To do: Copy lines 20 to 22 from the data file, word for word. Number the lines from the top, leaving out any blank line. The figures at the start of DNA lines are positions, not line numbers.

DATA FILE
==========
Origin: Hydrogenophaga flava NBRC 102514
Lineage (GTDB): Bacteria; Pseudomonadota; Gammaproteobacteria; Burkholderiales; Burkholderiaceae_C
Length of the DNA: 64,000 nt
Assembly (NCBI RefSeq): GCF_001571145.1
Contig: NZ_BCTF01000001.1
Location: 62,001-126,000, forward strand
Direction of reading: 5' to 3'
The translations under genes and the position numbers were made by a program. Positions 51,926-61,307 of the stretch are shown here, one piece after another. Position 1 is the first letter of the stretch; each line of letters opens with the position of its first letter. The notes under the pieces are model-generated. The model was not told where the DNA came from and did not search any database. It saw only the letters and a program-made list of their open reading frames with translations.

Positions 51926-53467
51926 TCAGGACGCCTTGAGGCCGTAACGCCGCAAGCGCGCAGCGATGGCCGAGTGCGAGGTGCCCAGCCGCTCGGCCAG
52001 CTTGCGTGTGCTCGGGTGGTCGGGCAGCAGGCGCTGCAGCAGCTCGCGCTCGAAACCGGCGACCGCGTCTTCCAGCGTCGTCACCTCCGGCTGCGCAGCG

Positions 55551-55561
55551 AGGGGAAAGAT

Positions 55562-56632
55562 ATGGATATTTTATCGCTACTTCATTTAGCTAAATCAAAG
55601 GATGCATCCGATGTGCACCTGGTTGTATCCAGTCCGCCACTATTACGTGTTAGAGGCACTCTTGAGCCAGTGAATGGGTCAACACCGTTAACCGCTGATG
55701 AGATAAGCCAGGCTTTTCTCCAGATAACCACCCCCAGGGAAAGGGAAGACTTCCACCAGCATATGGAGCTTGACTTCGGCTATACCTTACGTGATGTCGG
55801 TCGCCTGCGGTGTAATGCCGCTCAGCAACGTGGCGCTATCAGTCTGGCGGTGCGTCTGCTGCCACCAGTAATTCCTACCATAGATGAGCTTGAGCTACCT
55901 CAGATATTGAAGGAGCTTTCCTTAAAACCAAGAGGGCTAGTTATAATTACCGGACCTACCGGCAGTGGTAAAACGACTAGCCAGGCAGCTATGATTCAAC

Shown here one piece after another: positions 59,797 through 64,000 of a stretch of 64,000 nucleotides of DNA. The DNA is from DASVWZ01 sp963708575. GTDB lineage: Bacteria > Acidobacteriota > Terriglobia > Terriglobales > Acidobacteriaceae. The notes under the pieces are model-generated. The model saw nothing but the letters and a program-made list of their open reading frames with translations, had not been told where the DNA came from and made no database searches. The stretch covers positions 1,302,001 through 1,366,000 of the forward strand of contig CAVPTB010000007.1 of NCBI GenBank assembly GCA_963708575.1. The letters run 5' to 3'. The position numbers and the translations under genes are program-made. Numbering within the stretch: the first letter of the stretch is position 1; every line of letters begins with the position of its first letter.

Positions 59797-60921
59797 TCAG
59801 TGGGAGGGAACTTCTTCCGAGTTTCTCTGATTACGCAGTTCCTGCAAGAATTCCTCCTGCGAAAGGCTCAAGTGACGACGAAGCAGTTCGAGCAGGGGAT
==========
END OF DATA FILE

Shown here one piece after another: positions 59,797 through 64,000 of a stretch of 64,000 nucleotides of DNA. The DNA is from DASVWZ01 sp963708575. GTDB lineage: Bacteria > Acidobacteriota > Terriglobia > Terriglobales > Acidobacteriaceae. The notes under the pieces are model-generated. The model saw nothing but the letters and a program-made list of their open reading frames with translations, had not been told where the DNA came from and made no database searches. The stretch covers positions 1,302,001 through 1,366,000 of the forward strand of contig CAVPTB010000007.1 of NCBI GenBank assembly GCA_963708575.1. The letters run 5' to 3'. The position numbers and the translations under genes are program-made. Numbering within the stretch: the first letter of the stretch is position 1; every line of letters begins with the position of its first letter.

Positions 59797-60921
59797 TCAG